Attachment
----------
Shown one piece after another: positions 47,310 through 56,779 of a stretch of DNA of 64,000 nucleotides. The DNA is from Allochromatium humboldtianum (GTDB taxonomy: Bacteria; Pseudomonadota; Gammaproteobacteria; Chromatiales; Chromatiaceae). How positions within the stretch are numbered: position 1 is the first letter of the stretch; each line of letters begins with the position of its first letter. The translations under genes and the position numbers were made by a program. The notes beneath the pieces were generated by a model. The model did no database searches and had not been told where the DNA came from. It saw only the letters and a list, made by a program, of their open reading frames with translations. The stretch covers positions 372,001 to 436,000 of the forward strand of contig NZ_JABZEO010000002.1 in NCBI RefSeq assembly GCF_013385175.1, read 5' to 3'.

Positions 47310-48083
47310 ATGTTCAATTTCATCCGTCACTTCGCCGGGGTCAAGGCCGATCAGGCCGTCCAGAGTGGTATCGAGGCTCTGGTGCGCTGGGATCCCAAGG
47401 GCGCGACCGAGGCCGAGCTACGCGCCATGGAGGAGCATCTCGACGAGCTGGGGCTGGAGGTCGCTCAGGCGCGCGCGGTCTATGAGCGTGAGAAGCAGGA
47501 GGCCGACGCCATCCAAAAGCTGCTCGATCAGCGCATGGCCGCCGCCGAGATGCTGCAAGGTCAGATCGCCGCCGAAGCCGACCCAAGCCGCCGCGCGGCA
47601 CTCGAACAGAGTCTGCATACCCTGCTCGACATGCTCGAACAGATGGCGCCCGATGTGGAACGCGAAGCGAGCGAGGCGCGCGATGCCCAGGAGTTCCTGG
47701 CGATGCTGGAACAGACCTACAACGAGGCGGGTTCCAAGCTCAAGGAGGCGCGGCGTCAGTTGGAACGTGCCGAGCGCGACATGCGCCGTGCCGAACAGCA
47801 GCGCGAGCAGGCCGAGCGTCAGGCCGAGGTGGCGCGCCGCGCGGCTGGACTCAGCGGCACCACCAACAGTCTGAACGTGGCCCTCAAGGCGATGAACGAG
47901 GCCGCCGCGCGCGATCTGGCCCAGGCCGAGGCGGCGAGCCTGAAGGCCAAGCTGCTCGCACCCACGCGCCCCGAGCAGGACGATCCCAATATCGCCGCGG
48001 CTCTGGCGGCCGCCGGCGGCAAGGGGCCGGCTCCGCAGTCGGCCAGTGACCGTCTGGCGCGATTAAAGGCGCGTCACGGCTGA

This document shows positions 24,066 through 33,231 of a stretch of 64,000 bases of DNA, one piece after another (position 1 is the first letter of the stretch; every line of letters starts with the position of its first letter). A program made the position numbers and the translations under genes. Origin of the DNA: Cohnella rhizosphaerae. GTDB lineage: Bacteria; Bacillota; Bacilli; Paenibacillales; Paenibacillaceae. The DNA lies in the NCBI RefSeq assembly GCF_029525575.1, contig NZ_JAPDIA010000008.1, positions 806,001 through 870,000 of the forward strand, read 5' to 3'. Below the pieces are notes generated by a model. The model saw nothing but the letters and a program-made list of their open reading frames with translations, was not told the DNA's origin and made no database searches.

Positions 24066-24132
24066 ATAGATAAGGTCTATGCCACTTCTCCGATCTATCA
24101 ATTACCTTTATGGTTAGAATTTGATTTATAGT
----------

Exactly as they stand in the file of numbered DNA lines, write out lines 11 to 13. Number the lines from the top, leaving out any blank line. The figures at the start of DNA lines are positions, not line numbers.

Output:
This document shows positions 24,066 through 33,231 of a stretch of 64,000 bases of DNA, one piece after another (position 1 is the first letter of the stretch; every line of letters starts with the position of its first letter). A program made the position numbers and the translations under genes. Origin of the DNA: Cohnella rhizosphaerae. GTDB lineage: Bacteria; Bacillota; Bacilli; Paenibacillales; Paenibacillaceae. The DNA lies in the NCBI RefSeq assembly GCF_029525575.1, contig NZ_JAPDIA010000008.1, positions 806,001 through 870,000 of the forward strand, read 5' to 3'. Below the pieces are notes generated by a model. The model saw nothing but the letters and a program-made list of their open reading frames with translations, was not told the DNA's origin and made no database searches.

Positions 24066-24132
24066 ATAGATAAGGTCTATGCCACTTCTCCGATCTATCA